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Possession of Drug Paraphernalia Arizona

Possession of Drug Paraphernalia Arizona

As with many other states across the nation, Arizona considers drug use a serious matter and the state’s drug laws reflect that sentiment. Thus, even possession of property related to drug use is penalized. Under A.R.S §13-3415, possessing drug paraphernalia is a criminal offense in Arizona, and the law reaches a broad range of materials. The law criminalizes the use, as well as the possession with intent to use, drug paraphernalia that can be used to “plant, propagate, cultivate, grow, harvest, manufacture, compound, convert, produce, process, prepare, test, analyze, pack, repack, store, contain, conceal, inject, ingest, inhale” or otherwise bring a drug into the human body. Additionally, A.R.S §13-3415 makes it a crime to make, deliver, or possess intending to deliver, any drug paraphernalia if you know or have reason to know it will be used for one of the listed purposes.

Possession of paraphernalia charges can be serious, and a conviction of possession of drug paraphernalia in Arizona is a crime that will appear on your record for life. Having a skilled criminal defense attorney can help you secure a favorable outcome; contact DM Cantor today at 602-737-2812 or use our secure, confidential contact form.

Drug Paraphernalia Possession: Potential Punishment

Being convicted of possession of drug paraphernalia can be serious, as it is a class six (6) felony. But due to Proposition 200 (also known as Prop 200), no prison or jail time can accompany first or second nonviolent convictions of these charges, and probation is the only consequence. If you violate the terms of your probation, however, you can be taken into custody for between two and four weeks, after which point the judge will release you and reinstate your probation.

To help you avoid these consequences, our firm may be able to help you set up a “TASC” resolution or plead the felony charge down to a simple misdemeanor. The latter scenario does not involve jail time unless you violate probation, in which case you may be sentenced to up to six (6) months in jail.

A TASC resolution, on the other hand, can take between three (3) to six (6) months to complete, but offers a way to avoid jail time. If you have previously been convicted of a drug crime or have undergone the TASC program before, you are not eligible for this type of resolution. In this deferred prosecution program, you will have to attend a three-hour drug and alcohol seminar on a Saturday, submit to one (1) random urine test per month, and pay fees of between $300 and $700. In exchange for your compliance, the charge of possession of drug paraphernalia in Arizona will be completely dismissed. Because of the significant benefit this program offers, the program administrators only select a small fraction of applicants. DM Cantor have experience helping TASC program applicants and our firm can support you in creating a successful TASC offer and guide you through the program.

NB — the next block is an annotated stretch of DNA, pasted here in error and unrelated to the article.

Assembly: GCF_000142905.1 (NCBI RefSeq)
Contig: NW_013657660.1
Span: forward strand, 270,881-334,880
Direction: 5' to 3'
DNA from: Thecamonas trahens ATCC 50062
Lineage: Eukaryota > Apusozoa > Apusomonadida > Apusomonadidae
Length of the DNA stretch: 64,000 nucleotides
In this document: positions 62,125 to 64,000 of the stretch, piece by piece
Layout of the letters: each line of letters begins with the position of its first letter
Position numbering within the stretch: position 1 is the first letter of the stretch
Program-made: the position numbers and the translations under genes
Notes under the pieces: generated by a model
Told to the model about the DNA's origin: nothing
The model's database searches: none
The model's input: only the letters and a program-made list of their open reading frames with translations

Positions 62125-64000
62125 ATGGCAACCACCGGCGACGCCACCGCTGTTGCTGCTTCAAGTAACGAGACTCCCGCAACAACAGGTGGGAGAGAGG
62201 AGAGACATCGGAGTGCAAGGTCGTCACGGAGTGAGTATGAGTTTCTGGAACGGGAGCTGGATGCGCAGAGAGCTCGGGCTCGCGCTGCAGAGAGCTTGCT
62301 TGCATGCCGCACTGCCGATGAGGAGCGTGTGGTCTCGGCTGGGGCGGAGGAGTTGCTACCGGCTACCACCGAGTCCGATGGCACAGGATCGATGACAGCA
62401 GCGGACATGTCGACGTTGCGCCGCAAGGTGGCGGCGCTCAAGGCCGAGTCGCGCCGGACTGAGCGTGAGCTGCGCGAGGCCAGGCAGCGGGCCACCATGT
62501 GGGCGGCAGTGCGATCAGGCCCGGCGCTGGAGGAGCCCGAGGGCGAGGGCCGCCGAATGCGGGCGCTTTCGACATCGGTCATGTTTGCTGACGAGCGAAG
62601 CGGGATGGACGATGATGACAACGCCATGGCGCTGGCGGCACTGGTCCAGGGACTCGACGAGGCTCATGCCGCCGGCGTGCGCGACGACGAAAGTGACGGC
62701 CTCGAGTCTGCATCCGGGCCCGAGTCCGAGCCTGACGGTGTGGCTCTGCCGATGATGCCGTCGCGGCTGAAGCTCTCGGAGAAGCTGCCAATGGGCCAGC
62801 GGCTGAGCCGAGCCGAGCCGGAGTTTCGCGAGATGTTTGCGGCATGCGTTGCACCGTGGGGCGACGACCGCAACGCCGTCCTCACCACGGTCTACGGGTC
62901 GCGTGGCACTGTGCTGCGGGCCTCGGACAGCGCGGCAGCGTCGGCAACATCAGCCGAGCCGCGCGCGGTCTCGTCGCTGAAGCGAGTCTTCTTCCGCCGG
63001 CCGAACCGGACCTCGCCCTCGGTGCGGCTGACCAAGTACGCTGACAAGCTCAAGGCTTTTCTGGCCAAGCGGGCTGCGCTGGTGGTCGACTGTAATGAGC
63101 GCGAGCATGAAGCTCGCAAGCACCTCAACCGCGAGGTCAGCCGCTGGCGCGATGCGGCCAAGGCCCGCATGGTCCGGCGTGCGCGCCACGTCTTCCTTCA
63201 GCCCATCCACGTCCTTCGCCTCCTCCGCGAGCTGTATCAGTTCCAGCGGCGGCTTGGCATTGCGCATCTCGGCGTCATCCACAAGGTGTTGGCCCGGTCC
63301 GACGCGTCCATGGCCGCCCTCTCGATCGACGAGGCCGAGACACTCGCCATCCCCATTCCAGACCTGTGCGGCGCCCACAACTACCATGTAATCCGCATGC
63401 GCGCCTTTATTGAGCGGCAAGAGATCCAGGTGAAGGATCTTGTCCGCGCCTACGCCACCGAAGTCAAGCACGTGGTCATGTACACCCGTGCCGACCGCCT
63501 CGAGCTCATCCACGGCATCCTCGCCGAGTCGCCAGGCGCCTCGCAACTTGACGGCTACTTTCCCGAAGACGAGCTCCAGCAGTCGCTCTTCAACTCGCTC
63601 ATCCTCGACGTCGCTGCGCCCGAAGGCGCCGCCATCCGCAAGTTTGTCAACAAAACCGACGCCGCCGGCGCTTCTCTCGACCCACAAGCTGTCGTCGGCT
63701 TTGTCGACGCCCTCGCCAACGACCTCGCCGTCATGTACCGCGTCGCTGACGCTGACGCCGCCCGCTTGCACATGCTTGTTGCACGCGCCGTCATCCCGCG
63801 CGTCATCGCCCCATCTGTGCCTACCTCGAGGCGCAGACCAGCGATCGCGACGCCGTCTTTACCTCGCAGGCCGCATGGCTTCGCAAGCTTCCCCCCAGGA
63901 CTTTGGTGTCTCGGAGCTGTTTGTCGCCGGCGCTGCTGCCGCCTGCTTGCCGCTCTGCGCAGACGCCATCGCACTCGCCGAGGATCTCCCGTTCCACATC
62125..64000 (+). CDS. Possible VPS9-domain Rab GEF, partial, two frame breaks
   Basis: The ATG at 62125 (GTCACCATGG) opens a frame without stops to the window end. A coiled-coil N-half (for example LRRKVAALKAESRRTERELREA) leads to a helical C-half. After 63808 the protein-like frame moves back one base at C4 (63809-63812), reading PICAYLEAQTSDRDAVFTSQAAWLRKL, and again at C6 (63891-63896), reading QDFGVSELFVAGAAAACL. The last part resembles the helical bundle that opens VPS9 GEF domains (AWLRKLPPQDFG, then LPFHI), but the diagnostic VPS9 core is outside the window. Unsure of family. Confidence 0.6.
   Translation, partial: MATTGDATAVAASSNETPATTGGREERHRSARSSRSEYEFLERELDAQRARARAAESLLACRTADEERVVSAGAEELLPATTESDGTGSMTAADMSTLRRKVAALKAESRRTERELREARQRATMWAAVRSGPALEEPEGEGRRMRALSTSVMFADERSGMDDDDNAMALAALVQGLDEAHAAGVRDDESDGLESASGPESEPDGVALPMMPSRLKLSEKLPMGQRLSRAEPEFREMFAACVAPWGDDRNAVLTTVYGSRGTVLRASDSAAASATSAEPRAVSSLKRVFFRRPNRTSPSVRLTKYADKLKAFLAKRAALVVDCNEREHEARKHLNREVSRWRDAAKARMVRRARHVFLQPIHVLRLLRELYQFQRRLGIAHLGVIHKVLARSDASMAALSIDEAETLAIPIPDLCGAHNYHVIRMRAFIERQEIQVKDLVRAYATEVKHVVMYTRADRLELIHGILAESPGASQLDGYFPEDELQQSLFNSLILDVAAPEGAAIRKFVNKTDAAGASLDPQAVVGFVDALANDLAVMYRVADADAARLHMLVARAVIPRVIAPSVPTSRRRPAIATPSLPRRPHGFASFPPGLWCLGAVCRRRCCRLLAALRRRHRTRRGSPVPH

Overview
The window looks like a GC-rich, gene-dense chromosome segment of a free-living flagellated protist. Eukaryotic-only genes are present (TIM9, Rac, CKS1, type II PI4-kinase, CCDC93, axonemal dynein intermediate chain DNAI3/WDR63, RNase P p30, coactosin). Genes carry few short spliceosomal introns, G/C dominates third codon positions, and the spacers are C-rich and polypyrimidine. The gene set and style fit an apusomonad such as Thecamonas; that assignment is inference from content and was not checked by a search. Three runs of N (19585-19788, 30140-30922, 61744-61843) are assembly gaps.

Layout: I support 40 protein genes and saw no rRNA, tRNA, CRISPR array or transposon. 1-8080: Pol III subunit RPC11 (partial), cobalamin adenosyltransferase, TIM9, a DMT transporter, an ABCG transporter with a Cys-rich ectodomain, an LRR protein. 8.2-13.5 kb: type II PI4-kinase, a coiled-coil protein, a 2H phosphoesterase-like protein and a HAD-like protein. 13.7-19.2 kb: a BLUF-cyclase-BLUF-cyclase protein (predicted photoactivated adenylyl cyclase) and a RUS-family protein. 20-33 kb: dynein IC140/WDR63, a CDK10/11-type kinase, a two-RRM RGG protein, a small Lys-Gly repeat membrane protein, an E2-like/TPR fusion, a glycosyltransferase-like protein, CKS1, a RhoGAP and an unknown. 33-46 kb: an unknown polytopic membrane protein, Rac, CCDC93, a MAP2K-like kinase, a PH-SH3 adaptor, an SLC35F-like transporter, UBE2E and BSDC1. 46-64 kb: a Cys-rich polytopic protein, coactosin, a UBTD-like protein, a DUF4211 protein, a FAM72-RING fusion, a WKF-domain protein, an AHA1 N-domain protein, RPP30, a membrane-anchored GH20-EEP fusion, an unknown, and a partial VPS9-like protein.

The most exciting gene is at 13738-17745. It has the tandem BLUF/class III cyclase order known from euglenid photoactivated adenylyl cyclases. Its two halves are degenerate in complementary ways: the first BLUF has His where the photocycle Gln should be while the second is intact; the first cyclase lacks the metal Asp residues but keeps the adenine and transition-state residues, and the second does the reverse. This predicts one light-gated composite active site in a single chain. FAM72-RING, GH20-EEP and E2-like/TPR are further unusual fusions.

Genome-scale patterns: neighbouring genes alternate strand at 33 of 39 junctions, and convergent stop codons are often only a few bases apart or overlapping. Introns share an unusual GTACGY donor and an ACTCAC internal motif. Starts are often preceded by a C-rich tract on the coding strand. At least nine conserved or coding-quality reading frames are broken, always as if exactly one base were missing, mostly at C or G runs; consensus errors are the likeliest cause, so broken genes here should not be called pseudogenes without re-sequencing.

In the event you are not TASC eligible, you may still avoid jail time under Prop 200 if you do not have two prior drug convictions. If you are not Prop 200 eligible, you will face up to one (1) year in jail, or between four (4) months and two (2) years in prison, along with probation. If you have a prior felony conviction, you will face a term of between nine (9) months and two years, nine months (2.75 years) in prison. If you have two prior felony convictions, you will face a sentence of between two years and three months (2.25 years) and five years, nine months (5.75 years) in prison.

Potential Defenses for Possession of Paraphernalia

We will help you fight your possession of paraphernalia charges with a variety of defenses. Often, we can beat the charges by demonstrating there was no intent to use the property with illicit drugs, as in the case of possessing a pipe or rolling papers for tobacco. Another potentially useful defense is lack of knowledge; you cannot be convicted if you were unaware the paraphernalia was left in your car or on your property by another person.

More general defenses, such as Miranda rights violations and denial of right to counsel can also help you beat paraphernalia charges. Our firm also vigorously analyzes police reports and procedures for any forensic flaws, misstatements or other inaccuracies that will render related evidence inadmissible.

DM Cantor features many former prosecutors and has the highest Martindale Hubbell® rating of AV®. The entire firm is listed in the Bar Register of Preeminent Lawyers®, and David is a Certified Criminal Law Specialist as designated by the Arizona Board of Legal Specialization. To set up a free consultation, use our secure, confidential online form or call us at 602-737-2812.

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